Like all of Philip K. Dick’s novels, Do Androids Dream of Electric Sheep? is a strange blend of reality and unreality. It has been a full month since I finished reading the novel, and I’ve put off writing a review because it’s hard to know what to say about it. The basic plot of the book, which survived mostly intact in the film adaptation Blade Runner, has as its protagonist Rick Deckard, a bounty hunter who hunts androids, robotic beings who are indistinguishable from humans except for their total lack of empathy. The lead bounty hunter has been taken down by an android, and this is Deckard’s chance to make some money he desperately needs. He proceeds to pick off the androids one by one, and the story ends when his task is complete. Ridley Scott’s film used this plot as a vehicle for dystopian and weirdly demonic imagery, and to create a film noir-like mood. Dick uses it like he usually does, as a tool for examining the tension between reality and fantasy.
The very first sentence of the book describes a “merry little surge of electricity piped… from the mood organ.” The mood organ is a tool for controlling emotions, and is a much-desired commodity in a world that is barely surviving after a nuclear catastrophe. If you don’t want to wake up in the morning, the organ can make you glad to be awake. If you are depressed, the organ can fill you with bliss. It has the effects of mood-altering drugs without (apparently) any unwanted physical side effects. The other machine which plays a large role in the novel is the empathy box, which is used primarily by followers of a religion called Mercerism as a way of sharing emotions and images with other people who are using the box at the same time. Both machines, notably, are tools for escaping interaction with reality.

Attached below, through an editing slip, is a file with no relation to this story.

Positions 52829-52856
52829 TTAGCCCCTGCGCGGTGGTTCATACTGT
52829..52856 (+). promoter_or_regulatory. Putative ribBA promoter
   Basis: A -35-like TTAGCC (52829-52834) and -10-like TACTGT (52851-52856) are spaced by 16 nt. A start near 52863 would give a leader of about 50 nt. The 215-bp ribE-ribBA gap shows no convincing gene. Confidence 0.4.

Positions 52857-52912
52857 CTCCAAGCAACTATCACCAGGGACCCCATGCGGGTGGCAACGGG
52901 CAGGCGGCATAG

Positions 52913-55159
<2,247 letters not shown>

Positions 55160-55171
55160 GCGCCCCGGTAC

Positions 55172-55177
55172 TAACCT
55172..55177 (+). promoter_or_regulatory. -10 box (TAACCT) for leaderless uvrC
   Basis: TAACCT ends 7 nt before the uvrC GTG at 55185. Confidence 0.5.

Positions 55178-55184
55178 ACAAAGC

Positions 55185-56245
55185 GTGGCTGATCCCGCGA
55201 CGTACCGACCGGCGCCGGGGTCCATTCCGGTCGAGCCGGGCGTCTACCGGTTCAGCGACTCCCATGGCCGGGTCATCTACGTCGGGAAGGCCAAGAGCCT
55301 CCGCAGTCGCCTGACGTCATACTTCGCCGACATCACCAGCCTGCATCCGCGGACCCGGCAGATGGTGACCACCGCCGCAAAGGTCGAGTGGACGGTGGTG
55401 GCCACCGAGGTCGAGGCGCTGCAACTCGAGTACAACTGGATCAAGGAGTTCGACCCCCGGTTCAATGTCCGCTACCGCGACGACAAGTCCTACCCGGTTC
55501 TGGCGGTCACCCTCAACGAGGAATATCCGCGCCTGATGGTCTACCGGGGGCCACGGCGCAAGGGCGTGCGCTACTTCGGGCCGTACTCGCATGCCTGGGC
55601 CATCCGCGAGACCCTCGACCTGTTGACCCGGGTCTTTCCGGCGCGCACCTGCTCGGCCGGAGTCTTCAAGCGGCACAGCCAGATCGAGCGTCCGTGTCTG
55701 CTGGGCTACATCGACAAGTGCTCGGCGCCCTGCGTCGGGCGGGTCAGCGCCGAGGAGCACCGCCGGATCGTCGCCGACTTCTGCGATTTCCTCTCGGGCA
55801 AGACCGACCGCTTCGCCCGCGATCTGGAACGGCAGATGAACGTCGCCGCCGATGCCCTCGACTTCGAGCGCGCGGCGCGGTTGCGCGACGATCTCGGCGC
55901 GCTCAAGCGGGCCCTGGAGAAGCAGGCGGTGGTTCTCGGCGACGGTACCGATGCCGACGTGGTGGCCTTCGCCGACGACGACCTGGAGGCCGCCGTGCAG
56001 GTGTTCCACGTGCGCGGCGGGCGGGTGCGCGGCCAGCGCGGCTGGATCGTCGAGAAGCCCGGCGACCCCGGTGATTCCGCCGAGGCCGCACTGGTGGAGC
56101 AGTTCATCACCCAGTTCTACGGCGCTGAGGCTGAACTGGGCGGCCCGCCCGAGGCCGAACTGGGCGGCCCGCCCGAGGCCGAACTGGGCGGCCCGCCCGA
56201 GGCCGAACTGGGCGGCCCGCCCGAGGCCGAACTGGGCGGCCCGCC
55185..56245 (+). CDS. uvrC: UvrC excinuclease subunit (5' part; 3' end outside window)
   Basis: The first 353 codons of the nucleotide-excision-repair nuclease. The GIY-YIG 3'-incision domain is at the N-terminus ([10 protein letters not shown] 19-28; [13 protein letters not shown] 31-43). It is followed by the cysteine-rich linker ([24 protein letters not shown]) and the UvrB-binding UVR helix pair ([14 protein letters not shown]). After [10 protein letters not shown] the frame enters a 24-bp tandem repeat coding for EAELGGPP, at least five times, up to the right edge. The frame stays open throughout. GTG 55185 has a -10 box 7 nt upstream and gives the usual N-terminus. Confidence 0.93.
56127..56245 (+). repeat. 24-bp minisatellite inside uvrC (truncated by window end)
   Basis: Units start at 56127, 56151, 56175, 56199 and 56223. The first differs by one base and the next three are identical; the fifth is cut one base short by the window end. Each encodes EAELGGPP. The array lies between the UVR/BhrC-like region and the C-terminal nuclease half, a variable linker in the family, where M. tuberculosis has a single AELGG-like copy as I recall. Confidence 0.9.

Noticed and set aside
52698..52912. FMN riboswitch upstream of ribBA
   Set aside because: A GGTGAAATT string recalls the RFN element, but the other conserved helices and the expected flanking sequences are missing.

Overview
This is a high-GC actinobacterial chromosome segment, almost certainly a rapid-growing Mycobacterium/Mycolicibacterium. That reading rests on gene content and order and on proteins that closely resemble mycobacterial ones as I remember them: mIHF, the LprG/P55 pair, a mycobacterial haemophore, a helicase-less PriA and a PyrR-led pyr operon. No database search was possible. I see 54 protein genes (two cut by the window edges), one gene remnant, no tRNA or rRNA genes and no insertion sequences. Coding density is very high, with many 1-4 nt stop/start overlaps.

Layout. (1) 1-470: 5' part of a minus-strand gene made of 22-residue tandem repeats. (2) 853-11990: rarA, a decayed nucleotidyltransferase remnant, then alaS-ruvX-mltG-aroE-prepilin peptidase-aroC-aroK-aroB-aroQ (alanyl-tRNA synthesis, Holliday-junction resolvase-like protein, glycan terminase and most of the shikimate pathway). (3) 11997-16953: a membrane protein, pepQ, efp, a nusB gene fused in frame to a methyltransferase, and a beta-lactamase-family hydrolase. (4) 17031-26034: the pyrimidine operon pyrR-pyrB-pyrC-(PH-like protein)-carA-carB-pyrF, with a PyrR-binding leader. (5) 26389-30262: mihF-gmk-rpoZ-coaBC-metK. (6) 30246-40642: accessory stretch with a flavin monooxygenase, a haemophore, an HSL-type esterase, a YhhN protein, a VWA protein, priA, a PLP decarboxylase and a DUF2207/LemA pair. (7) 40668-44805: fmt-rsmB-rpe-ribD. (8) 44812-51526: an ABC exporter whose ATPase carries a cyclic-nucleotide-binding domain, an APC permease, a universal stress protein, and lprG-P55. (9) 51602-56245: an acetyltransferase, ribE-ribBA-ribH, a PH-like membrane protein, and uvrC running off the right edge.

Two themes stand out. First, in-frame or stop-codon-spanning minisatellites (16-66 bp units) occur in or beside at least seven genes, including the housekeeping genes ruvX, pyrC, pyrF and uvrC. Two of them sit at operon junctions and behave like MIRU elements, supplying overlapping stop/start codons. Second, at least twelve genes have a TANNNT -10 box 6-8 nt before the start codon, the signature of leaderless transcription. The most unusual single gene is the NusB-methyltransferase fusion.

And reality in the future of Androids is indeed bleak. The nuclear wars have irradiated much of the world, leading to genetic disintegration, mass animal extinctions, and popular immigration movements off-planet to Mars. Animal husbandry is considered a civic duty for those who can afford it, and a moral duty for followers of Mercerism. Those who cannot afford a real animal buy cheaper robotic “electric” models. The skies are always discolored, entire swaths of continents are wastelands, and ambient radiation transforms intelligent people into “chickenheads” by rotting their brains. The androids of the novel are not the wonder-experiencing replicants of the film; they are harsh and uncaring, empathizing not even with the death of one of their own. It is no wonder that the inhabitants of Earth escape reality through mood alterations and hallucinogens. Likewise, even the inhabitants of the supposedly nicer Mars seek an escape through the fantastic, adventurous science fiction novels of the past—one thinks of the novels of E. E. “Doc” Smith—because the reality of their situation is hardly like it appeared on the travel ads.
Deckard’s final triumph is a mixed one. Strange things happen with Mercerism and a vision Deckard has of its supposed founder. Likewise, his path intersects with an animal in such a way that leads to a brave act of acceptance of reality. Reality in this novel, as in all of Dick’s novels, is hard, but still worth pursuing for its own sake. The truth is its own reward, despite its difficulties.